BOULDER — Nearly half of Colorado business leaders surveyed as part of the University of Colorado’s third-quarter 2023 Leeds Business Confidence Index believe a national recession is on the horizon in the second half of the year.
The overall sense of pessimism — stemming from consternation over a combination of factors such as interest rates, inflation, hiring and politics — has become a nagging trend over the past few quarters, a stark contrast to the overwhelming optimism of the COVID-19 recovery era.
“We continue to have very muted expectations for the economy from our business survey responses,” said Rich Wobbekind, faculty director and senior economist at the Leeds School business research division.
The overall Leeds Business Confidence Index, or LBCI, fell one point from the second to third quarter to 44.1. CU economists surveyed 191 Colorado businesses leaders to build the index.
An LBCI score — which is based on impressions of the state economy, national economy, industry sales, industry profits, industry hiring and capital expenditures — of 50 is neutral. Heading into the third quarter, all six components of the LBCI were on the pessimistic side of the ledger.
Peeking ahead to the fourth quarter 2023, confidence ticks back up slightly to 44.6.
CU’s LCBI may “possibly be a little bit more pessimistic” than other business confidence surveys around the country, but it is not too far from the average sentiment from business people and consumers representing a range of industries and localities.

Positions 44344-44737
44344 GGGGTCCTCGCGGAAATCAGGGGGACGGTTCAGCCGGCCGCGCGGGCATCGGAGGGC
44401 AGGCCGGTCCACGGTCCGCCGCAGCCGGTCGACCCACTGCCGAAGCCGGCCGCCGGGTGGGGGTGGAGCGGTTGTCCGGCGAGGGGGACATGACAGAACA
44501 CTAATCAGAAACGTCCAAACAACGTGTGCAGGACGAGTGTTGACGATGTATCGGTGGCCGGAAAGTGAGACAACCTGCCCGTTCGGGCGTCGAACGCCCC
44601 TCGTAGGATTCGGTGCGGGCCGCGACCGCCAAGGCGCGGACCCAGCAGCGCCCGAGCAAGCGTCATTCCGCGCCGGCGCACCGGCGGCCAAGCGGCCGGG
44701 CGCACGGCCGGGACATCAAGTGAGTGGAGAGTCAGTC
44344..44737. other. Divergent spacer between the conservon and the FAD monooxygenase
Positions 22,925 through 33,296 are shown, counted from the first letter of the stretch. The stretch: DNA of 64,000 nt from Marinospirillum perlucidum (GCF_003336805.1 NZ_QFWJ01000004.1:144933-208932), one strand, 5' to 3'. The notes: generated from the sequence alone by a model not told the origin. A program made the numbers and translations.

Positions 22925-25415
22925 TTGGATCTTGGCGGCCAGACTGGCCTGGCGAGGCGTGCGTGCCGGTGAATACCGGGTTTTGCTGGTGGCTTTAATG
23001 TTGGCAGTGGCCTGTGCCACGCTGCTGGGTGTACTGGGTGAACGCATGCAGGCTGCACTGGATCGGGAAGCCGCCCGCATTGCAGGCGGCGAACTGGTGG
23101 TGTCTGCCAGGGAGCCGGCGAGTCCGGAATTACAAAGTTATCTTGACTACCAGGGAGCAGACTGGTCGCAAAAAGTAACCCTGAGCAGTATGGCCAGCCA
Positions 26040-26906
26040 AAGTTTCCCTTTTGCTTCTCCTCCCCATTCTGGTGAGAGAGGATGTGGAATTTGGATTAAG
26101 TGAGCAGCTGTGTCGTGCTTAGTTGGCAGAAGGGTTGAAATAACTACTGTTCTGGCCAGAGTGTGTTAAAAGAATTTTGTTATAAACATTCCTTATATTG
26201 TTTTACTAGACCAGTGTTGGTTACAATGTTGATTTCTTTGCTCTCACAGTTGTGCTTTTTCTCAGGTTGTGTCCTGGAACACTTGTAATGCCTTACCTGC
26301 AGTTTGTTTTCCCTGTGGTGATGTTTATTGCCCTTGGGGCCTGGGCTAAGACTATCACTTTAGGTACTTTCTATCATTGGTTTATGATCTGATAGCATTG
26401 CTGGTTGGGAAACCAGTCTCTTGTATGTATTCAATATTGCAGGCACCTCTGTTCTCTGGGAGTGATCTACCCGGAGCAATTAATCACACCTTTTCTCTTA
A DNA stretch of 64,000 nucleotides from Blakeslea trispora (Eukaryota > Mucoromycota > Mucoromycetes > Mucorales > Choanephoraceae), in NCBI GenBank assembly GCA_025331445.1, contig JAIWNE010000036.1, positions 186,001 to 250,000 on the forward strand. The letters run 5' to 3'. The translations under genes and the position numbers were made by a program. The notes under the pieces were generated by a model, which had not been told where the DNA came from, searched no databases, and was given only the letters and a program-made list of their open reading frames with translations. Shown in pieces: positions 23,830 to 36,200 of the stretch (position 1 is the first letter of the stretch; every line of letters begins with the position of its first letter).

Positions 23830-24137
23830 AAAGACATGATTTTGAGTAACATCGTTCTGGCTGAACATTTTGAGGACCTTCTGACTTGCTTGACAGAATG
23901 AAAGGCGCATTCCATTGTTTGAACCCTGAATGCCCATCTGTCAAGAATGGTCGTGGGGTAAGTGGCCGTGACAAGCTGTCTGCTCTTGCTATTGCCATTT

Regarding the potential for a recession, 42.9% of responders said that they expect a recession to begin in 2023. Of those, 12% think it’s already happening and 31% believe it will occur in the back half of the year. The remaining respondents were fairly evenly split between predicting a recession in 2024, expecting one to begin later than next year, and being unsure.
Does it matter if Colorado is in an extremely slow-growth environment or a minor contraction of the economy? Not really, Wobbekind said. “It is still immaterial unless we were to have some deeper recession based upon some unknown out there,” he said. “… The slow-growth scenario for the year is in the background of what we’re seeing overall.”
Layoffs at high-profile companies around the country are stoking headlines and increasing anxiety, Wobbekind said, and there is “some reason to believe that there’s some slowdown in the labor market” occurring now.
“Interest-sensitive sectors seem to be struggling the most in terms of both employment growth and output growth,” he said. Examples of these sorts of vulnerable industries are construction and financial services.
Higher interest rates aside, the financial system appears healthy, Wobbekind said, despite the spring collapse of Silicon Valley Bank and several other major institutions.
“Banking systems seem to be holding up well. We don’t seem to have any exacerbation of the problem” that led to SVB’s collapse, he said. “Banking stress tests — information was just released on this earlier in the week — really seem to indicate that the banking system is in really solid shape.”